Tasmanian Times

The individual has always had to struggle to keep from being overwhelmed by the tribe. If you try it, you will be lonely often, and sometimes frightened. No price is too high for the privilege of owning yourself. ~ Friedrich Nietzsche

The individual has always had to struggle to keep from being overwhelmed by the tribe. If you try it, you will be lonely often, and sometimes frightened. No price is too high for the privilege of owning yourself. ~ Friedrich Nietzsche

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The Sandpiper marine phosphate project

SWAKOPMUND MATTERS (16 – 2012)
PRESS RELEASE on 20 November 2012

During the past few weeks several articles were published in which the CEO of Namibia Marine Phosphate (NMP), Mr. Barnabas Uugwanga, voiced his opinion on a variety of issues relating to their Sandpiper marine phosphate project.

On reading all of these many readers can’t be blamed when they do come to the conclusion that he never disappoints to disappoint.

His views on what really matters and what causes concern about marine phosphate mining are so superficial. They lack substance. What is absolutely certain is that besides the serious ecological impacts of mining of seabed sediments on the marine environment, the bringing ashore thereof at Walvis Bay will have significant environmental impacts on the terrestrial environment as well. This has been explained to him and NMP, but can’t be comprehended for them. This they fail as they are clearly detached from reality.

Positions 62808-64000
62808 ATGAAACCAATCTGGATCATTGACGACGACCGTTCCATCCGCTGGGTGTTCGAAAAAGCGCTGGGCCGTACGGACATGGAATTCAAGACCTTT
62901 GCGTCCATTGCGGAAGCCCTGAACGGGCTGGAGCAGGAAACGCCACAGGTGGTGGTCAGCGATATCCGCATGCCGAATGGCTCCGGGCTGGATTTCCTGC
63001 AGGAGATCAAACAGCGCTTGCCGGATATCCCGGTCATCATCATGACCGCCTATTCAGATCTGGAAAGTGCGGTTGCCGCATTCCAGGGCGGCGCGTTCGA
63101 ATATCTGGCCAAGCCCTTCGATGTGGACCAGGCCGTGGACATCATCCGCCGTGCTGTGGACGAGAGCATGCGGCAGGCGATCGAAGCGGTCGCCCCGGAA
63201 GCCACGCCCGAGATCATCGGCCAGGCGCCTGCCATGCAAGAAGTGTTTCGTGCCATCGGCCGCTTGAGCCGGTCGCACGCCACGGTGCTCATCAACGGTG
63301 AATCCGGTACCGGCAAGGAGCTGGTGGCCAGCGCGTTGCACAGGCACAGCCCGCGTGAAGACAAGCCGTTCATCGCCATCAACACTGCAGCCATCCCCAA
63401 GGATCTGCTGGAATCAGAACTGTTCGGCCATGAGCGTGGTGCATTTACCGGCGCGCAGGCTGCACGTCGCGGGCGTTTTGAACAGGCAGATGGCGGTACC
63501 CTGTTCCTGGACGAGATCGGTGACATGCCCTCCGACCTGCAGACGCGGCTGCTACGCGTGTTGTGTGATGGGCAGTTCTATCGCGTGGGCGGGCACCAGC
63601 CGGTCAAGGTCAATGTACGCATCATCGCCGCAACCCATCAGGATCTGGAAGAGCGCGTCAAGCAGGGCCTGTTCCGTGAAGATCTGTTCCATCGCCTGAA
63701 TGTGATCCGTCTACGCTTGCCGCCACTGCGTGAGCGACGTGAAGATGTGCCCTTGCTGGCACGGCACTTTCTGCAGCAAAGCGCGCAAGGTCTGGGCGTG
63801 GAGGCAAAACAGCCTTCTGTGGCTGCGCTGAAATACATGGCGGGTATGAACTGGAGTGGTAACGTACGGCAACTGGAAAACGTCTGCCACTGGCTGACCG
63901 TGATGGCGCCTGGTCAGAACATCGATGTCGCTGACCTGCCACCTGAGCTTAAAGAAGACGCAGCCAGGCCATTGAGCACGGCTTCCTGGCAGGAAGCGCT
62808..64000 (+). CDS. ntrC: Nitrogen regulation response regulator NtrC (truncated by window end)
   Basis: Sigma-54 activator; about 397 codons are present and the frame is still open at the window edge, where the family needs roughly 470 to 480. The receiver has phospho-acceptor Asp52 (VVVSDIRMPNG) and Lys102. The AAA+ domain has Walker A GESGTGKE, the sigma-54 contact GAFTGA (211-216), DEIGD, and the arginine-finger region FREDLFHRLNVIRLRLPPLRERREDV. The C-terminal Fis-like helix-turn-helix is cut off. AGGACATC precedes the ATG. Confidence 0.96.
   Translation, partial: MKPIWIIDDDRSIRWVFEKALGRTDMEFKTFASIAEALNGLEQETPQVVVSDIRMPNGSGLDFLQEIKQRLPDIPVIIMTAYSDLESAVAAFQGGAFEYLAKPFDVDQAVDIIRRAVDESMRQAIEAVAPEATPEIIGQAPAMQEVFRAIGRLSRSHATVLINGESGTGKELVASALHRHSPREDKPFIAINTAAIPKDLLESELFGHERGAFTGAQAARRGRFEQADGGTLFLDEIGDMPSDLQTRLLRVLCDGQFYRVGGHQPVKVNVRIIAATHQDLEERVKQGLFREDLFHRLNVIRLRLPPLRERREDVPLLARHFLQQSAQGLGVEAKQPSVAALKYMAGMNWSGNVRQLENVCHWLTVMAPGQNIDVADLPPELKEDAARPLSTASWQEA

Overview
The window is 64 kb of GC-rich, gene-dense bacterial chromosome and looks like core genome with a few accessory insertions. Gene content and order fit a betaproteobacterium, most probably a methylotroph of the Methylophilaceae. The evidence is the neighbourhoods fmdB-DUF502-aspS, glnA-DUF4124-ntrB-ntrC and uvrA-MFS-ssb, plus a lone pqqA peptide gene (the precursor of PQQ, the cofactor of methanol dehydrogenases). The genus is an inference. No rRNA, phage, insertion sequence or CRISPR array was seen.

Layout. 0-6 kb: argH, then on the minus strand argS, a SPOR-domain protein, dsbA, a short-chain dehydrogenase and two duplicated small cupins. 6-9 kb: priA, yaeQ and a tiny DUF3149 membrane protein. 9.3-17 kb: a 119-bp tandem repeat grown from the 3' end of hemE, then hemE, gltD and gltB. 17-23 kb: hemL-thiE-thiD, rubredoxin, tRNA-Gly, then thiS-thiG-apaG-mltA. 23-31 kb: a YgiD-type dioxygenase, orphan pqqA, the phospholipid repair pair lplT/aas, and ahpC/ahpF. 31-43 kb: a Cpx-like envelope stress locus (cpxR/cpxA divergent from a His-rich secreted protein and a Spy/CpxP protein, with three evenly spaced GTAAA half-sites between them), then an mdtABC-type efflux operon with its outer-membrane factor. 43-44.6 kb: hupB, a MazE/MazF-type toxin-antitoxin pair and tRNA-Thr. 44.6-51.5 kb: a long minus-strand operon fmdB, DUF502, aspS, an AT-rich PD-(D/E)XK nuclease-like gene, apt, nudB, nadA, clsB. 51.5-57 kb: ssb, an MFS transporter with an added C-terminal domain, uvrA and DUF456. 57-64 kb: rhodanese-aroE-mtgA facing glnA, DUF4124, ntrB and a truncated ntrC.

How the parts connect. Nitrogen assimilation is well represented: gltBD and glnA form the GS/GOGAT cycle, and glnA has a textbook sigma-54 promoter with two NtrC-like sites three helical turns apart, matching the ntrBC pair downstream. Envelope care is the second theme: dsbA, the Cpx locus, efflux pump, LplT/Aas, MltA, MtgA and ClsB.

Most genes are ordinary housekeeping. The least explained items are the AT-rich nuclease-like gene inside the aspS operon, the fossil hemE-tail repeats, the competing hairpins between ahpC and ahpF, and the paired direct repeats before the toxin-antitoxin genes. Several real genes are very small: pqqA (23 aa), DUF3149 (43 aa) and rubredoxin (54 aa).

He will be well advised to take to heart Jacquie Tarr’s warning in her article entitled “Dreading Namibia’s phosphate dredge” in The Namibian of 2 Feb. 2012. She concludes by calling for efforts that “will help keep the phosphate fertiliser wolf from laying waste our sea floor”.

Is it that when faced with realities one rather seeks refuge in nonsensical utterances, such as his grotesque remarks about protected areas in Namibia. He sees no reason why the Sandpiper project can’t be accommodated in one of these areas. His comments do open up several more fissures in the facade of NMP’s commitment to environmental issues. In advancing unctuousness for arguments underscores NMP’s confused approach to these issues.

In peddling the notion of accommodating Sandpiper in a protected area demonstrates his ominous approach and attitude towards environmental and conservation issues. He seems quite comfortable and itchy to ride roughshod over one of the main tenets of Namibia’s conservation policy – protected areas.

For him these areas are obstacles in his eagerness to advance his and his company’s aims. He is more than prepared to sacrifice them in his march to achieving own goals.

Thank goodness there are still persons with foresight in government, institutions and public life that will do their utmost to ensure that each protected area stays as it is and for the purpose it has been proclaimed. And, not to let expediency and ignorance blur their common sense, undermine their perspectives and make them oblivious to Namibian laws.